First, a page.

An unique Ecclesiastical Census took place alongside the National Census on 30th March 1851 (12).   Hope Chapel, as the Particular Baptist Chapel was then called, recorded 22 free sittings (seats) no 'other' (paid) sittings and the general congregation was 18 in the morning and 40 in the evening.  The entry for Sunday School attendance was left blank, suggesting that there was none.  The return was witnessed by William Orchard of Newton Regis in his capacity as Deacon.  Incidentally, the Chapel later became known colloquially as Eternity Where? from the message on its notice board.

By comparison, John Barnes completed the return for the General Baptist Chapel recording 20 free sittings, 'other sittings' blank and there was room for another 30 persons standing.  Average attendance was said to be 80 morning or evening (two sets of figures were given, perhaps indicating that services alternated weekly).  How 80 people got into the spaces described, I cannot work out!  No Sunday School figures were submitted by Mr Barnes either.  Average attendance at the Wesleyan Chapel (see below) which held an evening service was 52, the chapel having 60 free sittings and 8 'other'.

It is difficult to know what to make of these figures as some appear to be rather inaccurate estimations, especially those of Mr Barnes.

Hagar's 1849 directory helpfully lists Places of Worship and gives more details (13).

St Michael's Church. - Echalaz, Rev John Manuel, M.A. rector.  Service, 11 am and 3 pm.

General Baptist Chapel. - Barnes Rev.J. minister.  Service, 6 pm.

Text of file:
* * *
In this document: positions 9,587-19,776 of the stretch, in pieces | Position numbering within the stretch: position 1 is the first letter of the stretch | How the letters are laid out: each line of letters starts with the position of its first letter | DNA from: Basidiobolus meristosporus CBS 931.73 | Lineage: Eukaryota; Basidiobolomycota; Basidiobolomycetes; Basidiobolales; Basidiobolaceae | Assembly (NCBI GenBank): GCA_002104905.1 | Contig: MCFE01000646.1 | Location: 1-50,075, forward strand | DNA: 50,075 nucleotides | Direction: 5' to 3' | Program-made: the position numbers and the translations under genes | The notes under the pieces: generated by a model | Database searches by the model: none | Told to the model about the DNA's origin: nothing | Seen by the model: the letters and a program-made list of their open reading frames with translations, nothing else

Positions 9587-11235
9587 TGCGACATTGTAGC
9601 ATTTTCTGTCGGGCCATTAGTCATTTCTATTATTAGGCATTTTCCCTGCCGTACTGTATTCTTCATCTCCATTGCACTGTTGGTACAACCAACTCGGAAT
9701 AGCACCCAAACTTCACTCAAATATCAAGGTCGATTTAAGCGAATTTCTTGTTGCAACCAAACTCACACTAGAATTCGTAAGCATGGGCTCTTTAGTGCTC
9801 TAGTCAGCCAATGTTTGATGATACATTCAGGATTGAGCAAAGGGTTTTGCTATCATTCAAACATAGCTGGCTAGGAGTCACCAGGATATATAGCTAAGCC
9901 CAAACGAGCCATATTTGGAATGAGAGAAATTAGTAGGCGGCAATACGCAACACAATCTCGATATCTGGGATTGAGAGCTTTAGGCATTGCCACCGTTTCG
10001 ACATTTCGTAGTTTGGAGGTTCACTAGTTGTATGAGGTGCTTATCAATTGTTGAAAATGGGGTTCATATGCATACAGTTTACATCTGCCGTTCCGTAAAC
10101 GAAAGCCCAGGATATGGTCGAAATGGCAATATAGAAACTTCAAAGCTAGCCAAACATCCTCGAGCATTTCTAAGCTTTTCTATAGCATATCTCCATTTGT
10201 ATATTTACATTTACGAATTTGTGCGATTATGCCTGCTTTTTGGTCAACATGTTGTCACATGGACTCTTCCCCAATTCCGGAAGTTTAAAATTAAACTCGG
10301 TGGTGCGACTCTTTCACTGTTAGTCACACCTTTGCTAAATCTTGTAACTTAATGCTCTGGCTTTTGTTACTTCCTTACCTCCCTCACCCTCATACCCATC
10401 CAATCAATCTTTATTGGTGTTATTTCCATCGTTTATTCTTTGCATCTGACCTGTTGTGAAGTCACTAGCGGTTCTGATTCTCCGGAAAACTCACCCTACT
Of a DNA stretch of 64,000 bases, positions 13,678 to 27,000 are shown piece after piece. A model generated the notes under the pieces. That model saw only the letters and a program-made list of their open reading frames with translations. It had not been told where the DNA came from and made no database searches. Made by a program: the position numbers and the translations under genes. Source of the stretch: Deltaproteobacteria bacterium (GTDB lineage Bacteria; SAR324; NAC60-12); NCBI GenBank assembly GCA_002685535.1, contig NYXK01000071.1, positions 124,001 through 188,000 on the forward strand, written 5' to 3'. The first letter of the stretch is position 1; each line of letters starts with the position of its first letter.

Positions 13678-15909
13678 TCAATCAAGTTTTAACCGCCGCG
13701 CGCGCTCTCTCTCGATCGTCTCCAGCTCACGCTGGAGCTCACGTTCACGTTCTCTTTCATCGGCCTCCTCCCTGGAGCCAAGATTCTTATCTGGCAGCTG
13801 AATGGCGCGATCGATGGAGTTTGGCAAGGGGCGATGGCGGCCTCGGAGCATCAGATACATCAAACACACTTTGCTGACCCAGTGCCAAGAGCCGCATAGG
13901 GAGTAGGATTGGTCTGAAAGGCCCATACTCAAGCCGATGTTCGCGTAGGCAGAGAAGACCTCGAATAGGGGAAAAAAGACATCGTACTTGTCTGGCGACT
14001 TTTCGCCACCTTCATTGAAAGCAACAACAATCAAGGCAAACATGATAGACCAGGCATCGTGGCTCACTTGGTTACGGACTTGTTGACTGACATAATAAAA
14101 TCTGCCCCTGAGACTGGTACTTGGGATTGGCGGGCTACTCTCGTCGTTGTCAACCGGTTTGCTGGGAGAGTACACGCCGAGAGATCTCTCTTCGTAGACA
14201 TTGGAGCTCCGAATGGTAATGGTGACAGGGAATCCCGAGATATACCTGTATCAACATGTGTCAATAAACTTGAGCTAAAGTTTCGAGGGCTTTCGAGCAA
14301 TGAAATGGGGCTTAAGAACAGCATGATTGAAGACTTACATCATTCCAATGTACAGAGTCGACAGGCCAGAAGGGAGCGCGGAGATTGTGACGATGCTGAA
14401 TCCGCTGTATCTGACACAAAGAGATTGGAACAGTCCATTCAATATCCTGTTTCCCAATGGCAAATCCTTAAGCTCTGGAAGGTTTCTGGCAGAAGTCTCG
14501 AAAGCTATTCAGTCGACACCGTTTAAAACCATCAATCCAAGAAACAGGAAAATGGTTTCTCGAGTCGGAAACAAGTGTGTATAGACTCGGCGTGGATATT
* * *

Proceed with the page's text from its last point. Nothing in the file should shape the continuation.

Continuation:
Particular Baptist Chapel – Service, 6 pm.

Wesleyan Methodist Chapel. - circuit preachers.  Services, 9 am and 6 pm.

Wesleyan Methodist Chapel

Few written records exist for the Wesleyan Methodist Chapel which was built in Golden Way (Rectory Lane) in 1840.  This information comes from the Ecclesiastical Census (12).  The building still stands and is used as a private house.   Clearly, this chapel became established in the local Wesleyan Methodist Circuit (Ashby?) very quickly after its construction.  However of the three Appleby chapels, it was the first to close.

Wesleyan Chapel Chapel Cottage
Click images for larger views

Last Days

All three chapels are mentioned in  Kelly's Leicestershire Directory of 1912 but in the 1925 edition only the two Baptist chapels are named suggesting closure of the Wesleyan chapel around the time of the First World War.  Maybe the Methodist Circuit was affected by the loss of men which so badly affected the country generally.  The chapel was subsequently converted into a bungalow for residential use.  More recent alterations have included the installation of Gothic style windows and coloured glass, presumably to suggest its former purpose.  However, the above photographs show that the building was originally quite simple in both structure and decoration.

The General Baptist Chapel in Church Street was the next to close,  in the inter-war years.  It was used from 1940 – 57 to provide relief for overcrowding in the small Church School (now the Church Hall), adapted as a classroom for the Infants Class (14).  Dilapidated and dangerous, it was demolished in the mid-1970s.